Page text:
It’s easy to see Microsoft was starting to feel themselves a little bit during this time. The company had started to take off. By 1978, Micro-Soft had made its first $1 million.
In 1980, Get Report asked Bill Gates to make an operating system that would be featured within their line of computers for the consumer. Thus, MS-DOS was born and a new era was ushered in. MS-DOS replaced IBM’s OS 2 and was the top PC operating system competitor with LINUX and UNIX.
The smooth and simple san serif typeface looks much more sensible. It’s like Microsoft finally stopped trying to make it big at battle of the bands and finally agreed to put on a tie and work for dad at a real job. Microsoft was becoming the square.
Those first two Microsoft logos should stand as a warning if you are creating your own logo: trendy design choices don’t often age well. If your brand is going to last for the ages, you need to have a design that stands up against the barrage of time. The fast fashion approach will be in one year and out four years later. Who wants to rebrand this often?
Samuel Daniels created logo No. 3 as well. Obviously, he rethought his approach or the logo might have gone more in the way of Iron Maiden and KISS.
This time, he decided to take the brand in a much more straightforward direction. The lines are simple and easy to read.
The only unusual detail in the word is the “O” with the lines ring and lines—almost looking like sunrise on the horizon or a printer glitch. It was meant to look like a CD—albeit a scratched CD that no amount of huffing and gently rubbing with your shirt would fix. And, that “O” became a beloved part of Microsoft brand history as the “Blibbet.” In 1987, there were petitions begging the company to bring the Blibbet back.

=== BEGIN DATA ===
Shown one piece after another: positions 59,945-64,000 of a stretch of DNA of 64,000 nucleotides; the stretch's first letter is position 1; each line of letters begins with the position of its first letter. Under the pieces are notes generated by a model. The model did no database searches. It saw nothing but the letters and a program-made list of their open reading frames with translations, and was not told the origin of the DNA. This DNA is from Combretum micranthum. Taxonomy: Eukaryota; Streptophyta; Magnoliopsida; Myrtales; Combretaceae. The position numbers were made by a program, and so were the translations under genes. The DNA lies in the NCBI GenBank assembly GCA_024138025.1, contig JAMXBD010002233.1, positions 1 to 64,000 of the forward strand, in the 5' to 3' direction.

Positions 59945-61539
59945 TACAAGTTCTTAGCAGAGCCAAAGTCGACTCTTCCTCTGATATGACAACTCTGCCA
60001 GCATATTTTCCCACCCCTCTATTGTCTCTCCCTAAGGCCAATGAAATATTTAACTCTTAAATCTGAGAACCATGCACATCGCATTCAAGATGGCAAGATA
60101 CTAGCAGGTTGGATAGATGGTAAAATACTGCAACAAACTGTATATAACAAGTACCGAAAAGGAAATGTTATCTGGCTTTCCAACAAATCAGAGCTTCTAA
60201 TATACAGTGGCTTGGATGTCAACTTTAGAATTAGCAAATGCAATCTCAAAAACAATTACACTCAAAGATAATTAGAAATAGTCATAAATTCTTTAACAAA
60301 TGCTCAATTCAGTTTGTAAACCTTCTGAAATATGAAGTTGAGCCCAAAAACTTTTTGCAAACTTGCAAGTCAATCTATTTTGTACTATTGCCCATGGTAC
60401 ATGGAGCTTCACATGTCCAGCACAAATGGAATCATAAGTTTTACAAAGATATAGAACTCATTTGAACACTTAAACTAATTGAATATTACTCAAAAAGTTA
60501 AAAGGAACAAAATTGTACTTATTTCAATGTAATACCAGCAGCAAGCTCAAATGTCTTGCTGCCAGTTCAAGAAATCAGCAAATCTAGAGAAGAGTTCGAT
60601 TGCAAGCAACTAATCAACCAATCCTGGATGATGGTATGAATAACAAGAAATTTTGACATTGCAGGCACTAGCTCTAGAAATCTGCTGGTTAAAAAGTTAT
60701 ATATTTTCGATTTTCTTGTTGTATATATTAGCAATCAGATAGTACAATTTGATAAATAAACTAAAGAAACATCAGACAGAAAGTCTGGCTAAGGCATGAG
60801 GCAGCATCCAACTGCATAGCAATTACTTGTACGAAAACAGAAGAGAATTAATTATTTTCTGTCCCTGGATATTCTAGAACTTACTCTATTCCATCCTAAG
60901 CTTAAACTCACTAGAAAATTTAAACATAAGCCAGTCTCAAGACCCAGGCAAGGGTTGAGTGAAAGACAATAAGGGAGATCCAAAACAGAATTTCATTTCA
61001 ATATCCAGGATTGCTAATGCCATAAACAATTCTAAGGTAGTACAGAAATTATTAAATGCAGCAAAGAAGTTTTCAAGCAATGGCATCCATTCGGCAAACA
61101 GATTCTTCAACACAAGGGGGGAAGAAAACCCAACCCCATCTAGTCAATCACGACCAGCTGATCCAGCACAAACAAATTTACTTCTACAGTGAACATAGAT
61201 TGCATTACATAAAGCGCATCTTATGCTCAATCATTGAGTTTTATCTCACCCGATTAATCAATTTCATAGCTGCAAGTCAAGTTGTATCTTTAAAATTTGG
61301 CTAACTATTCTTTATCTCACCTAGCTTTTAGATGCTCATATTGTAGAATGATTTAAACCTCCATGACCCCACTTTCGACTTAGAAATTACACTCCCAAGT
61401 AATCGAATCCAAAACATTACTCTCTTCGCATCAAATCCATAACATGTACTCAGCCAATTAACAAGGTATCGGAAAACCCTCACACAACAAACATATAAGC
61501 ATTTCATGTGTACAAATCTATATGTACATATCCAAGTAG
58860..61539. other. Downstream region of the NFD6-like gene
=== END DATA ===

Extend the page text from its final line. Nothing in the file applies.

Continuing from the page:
Finally, a Microsoft most of us know and have a love-hate relationship with. The fourth logo for Microsoft takes on a slightly edgier look, but still stays pretty safe. This version was created by Microsoft designer Scott Baker.
It was brought on to mark a new era in computing. Microsoft was releasing OS/2 to OEMs. At this point, the company was the world’s leading producer of personal computing software.
Using the iconic Helvetica font, the logotype has a small slash in the “O” to add some emphasis to the “soft” part of the name. Baker went so far as to say the slash stood for “motion and speed.” The employees referred to it as the “Pac Man” logo.
The confident rebrand found the perfect middle ground between the rock-star era logo of 1980 and the buttoned-down logo of 1982. This logo is going places, but not down any dark alleys. It had a solid run of 24 years.
Microsoft shifted back to a more straightforward sans serif font (still no Blibbet) and added an icon in the most recent change. The bright color combination of the square panes is the first time Microsoft shifted away from the B&W look—even the Segoe logotype is in a softer gray.
The symbol of the squares represents all of Microsoft’s diverse products. It offers a very direct callback to the Windows logo—which makes sense because that is Microsoft’s biggest revenue source and a big part of its history.
After 45 years of logo history, it looks like the newest Microsoft logo will be around for a while.